Thursday, March 31, 2016

Going solo

When I first wrote about this idea of a month in New York, even people who travel a lot said they were jealous, and that surprised me. I narrowed it down to three reactions: (1) it was New York City, (2) it was long-term, as a “resident,” not a tourist, and (3) it was on my own, without Tim.

Some married women were startled; some thought it was “brave.” Some said they’d miss their husband. One friend who took a solo trip said she didn’t miss her husband till after Day 11. My friend Helen wrote that a “solo adventure could really open up the time and space to think through all those other big questions” we have about life.

Well, I’m not sure I’m figuring out any Big Questions, but I have thought about marriage. Do I miss Tim? I’m not sure what “missing” means. With technology, it changes. We talk on the phone, we send each other emails, we make plans. (I still send him on errands.) We’re still connected.

But when I decide to go to a collage class at Materials for the Arts in Queens, I don’t have to compromise because Tim’s not interested. I don’t have to compromise on a daily basis AT ALL. Marriage is a steady dose of compromise, from not having the light on late at night to whose turn is it to cook dinner.
I plot out my activities on a calendar, and it’s heavy on the arts, literary events, theater, political and Jewish stuff. I am pretty confident that those things would never show up on Tim’s wish list of how to spend a solid month. I can imagine his groaning from 3,500 miles away. That’s why this trip is my special event and vacation, not his.

When I created my space in the apartment – clothes go here, reading material goes there – I didn’t have to confer. I didn’t even have to leave any room for Tim’s stuff. My very specific, anal-retentive organizational tendencies could just Impose Order. And when they break down and junk accumulates, it’s only My Junk.

So do I miss Tim in my space? No. Do I miss him in this life? No. I wanted this experience of solitude. I have not experienced real solitude for 27+ years, and even here, I still have conversational and emotional access to Tim. But what I have now are 24 hours in every day that I have to fill or not fill on my own. Where I have not been successful at home in finding a new rhythm and giving myself the freedom to move slowly – or not at all – I have begun to do that here. It began with just needing to recover from wearing myself out, but it morphed into just letting myself Be.

My cousin Larry and his wife Kathy are both retired, and I asked how they spend their days. Larry said he fills his day with less, does everything slower, takes more time. Kathy said her days are still filled with to-dos because they still eat dinner and require clean clothes. I thought about how I left my to-dos in Anchorage. Yes, I still make dinner and do my laundry, but it’s just me, and it’s easier. There’s just so much less.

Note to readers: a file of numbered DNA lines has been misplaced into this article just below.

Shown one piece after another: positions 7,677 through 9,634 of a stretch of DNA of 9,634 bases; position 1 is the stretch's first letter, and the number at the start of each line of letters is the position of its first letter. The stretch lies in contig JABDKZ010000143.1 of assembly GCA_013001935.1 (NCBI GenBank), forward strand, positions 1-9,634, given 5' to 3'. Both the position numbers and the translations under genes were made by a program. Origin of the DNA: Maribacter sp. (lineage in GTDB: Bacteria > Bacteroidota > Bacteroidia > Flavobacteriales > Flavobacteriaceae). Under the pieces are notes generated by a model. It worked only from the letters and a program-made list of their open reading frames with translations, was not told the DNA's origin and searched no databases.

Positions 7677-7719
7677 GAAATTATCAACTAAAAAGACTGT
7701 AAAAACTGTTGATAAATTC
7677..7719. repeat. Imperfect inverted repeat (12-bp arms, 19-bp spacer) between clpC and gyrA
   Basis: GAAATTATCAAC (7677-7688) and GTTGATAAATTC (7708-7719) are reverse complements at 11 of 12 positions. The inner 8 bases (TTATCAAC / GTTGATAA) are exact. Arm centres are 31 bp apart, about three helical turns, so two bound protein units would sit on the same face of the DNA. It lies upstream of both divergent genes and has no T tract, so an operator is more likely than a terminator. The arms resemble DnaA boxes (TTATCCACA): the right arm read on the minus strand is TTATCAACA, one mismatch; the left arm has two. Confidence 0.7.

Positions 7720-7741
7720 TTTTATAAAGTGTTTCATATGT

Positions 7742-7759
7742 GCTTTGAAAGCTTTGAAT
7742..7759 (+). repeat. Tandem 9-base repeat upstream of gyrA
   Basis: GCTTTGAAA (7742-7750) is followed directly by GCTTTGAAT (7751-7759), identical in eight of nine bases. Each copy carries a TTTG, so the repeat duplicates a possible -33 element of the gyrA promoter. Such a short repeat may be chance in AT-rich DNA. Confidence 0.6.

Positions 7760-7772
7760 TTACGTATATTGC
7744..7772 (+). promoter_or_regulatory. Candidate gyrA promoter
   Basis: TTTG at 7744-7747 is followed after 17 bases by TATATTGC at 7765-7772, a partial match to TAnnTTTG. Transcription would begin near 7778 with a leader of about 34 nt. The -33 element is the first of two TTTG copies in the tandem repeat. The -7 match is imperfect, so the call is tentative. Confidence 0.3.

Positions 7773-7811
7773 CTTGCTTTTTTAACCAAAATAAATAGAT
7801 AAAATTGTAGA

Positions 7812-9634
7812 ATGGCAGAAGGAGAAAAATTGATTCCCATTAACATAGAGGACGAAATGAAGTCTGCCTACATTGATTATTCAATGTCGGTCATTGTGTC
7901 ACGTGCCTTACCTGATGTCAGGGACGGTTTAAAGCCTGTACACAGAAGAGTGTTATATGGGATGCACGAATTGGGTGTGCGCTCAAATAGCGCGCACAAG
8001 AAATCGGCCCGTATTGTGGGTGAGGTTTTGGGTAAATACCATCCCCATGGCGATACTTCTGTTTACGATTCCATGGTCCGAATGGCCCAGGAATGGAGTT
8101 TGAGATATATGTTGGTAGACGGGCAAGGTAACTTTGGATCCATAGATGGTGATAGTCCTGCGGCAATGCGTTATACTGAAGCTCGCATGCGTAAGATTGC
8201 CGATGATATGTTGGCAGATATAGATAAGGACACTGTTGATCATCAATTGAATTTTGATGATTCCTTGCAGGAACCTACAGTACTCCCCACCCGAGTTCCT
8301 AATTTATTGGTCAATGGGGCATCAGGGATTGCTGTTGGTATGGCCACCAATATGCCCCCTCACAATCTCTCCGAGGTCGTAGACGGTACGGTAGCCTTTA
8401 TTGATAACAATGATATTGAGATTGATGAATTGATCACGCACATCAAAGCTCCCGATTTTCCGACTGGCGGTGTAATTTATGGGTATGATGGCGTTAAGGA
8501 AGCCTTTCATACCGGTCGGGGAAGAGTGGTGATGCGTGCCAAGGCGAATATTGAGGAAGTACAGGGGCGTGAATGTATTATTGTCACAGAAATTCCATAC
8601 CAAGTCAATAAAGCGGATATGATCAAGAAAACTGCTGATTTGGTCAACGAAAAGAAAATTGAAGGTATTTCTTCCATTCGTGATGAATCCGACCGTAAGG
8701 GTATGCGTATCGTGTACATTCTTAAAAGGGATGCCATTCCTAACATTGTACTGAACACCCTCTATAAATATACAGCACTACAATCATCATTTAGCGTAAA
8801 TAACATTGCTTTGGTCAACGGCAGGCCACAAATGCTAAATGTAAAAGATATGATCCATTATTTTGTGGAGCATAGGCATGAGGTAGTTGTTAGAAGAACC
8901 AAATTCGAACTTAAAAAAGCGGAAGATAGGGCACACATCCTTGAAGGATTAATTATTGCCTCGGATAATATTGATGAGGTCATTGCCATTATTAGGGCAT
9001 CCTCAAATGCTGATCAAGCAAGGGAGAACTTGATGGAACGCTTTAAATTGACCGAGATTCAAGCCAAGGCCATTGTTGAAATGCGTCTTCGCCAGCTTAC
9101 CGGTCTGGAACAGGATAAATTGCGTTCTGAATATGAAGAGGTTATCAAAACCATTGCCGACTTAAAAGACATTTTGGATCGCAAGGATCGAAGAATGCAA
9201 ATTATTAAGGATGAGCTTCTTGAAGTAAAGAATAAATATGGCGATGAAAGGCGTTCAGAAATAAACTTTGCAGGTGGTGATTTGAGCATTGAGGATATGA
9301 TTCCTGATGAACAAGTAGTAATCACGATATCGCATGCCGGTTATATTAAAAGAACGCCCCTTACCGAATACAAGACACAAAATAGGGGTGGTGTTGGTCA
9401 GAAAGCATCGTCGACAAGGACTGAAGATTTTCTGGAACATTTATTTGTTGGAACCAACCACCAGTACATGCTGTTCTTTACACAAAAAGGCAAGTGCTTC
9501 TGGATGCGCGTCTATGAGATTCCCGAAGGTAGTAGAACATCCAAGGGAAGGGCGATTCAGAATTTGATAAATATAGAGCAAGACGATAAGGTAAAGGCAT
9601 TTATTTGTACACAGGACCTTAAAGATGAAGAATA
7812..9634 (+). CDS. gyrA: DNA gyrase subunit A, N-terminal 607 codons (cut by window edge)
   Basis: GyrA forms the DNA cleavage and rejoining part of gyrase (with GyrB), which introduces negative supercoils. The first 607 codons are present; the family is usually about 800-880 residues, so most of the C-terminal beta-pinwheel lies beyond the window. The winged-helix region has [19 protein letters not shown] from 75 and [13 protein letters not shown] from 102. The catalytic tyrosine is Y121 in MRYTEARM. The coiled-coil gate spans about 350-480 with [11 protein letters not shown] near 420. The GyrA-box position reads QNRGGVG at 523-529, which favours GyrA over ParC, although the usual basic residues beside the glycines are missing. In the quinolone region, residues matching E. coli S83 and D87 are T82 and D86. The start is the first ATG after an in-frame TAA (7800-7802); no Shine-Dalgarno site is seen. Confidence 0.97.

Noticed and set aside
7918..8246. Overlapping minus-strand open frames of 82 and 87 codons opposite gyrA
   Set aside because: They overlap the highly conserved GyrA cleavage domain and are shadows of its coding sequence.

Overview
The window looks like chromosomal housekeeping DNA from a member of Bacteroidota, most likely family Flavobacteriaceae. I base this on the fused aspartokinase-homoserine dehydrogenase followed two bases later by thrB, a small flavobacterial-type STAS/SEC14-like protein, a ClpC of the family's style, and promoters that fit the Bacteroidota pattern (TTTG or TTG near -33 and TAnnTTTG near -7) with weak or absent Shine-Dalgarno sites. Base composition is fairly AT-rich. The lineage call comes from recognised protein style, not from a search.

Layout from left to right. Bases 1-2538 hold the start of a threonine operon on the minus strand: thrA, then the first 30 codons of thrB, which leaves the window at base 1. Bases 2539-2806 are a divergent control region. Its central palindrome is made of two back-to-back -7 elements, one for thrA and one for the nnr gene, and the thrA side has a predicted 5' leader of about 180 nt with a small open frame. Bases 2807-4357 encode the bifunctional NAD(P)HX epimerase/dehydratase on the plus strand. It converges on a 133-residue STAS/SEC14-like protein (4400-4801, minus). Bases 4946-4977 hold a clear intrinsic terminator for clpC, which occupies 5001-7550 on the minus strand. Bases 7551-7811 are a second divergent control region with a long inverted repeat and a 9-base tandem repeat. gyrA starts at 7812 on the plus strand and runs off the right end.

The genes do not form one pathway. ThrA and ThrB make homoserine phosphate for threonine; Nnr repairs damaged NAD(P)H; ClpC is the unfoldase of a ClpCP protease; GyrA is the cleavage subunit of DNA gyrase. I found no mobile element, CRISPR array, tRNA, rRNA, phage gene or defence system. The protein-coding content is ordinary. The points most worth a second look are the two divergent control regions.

I’m trying to understand why things are simpler. I had fish, asparagus, and a salad tonight, but I only had to make exactly how much I was going to eat. When Tim and I eat dinner, it feels like a bigger production. It feels like it takes time, requires more clean-up, invades my day. Here, it was a short respite between my afternoon adventure and my evening one. I was happy when I realized the timing would work and enjoyed preparing it; it felt like a break instead of a chore. Afterwards, I pretty much had two bowls to wash and a pan. It’s like camping, kind of bare bones.
I never forget that I am here because Tim is back home working, and I marvel at how generous and gracious he is. (I think I would be a lot crabbier.) I also know this is temporary. This is not my life; it’s a very distinct departure from my life. From the life we share. If at any moment I felt permanently alone – as if there were no Tim to return to – this would be a challenging, frightening, unpleasant experience. I wouldn’t even do it.

So, no, I don’t miss him, but it’s because I know he’s there.


  1. Most excellent essay today Barbara!

  2. Thank you; love this one. Woke me up to how I have the oppertunity to experence being single for the first time in decades. It may not be forever so I think I can look at it differently. That is what you have always done for me friend; make me think! Thank you and love you!

    1. Lorie, you have LOTS of opportunities ahead of you!

  3. When Aqattaq moved to Kotzebue, I asked Louis if he missed her. He said, "No, I don't miss Aqattaq. I love her!" Our adult interpretation was because he loves her, he'll never be without her.

  4. I am so glad this post resonated; I was worried it was too revealing, too selfish, too whatever. But thank you for these thoughts. And thank Louis, too!

  5. Thanks for sharing your life. I'm so glad you have the blog. Please keep posting the link on Facebook!


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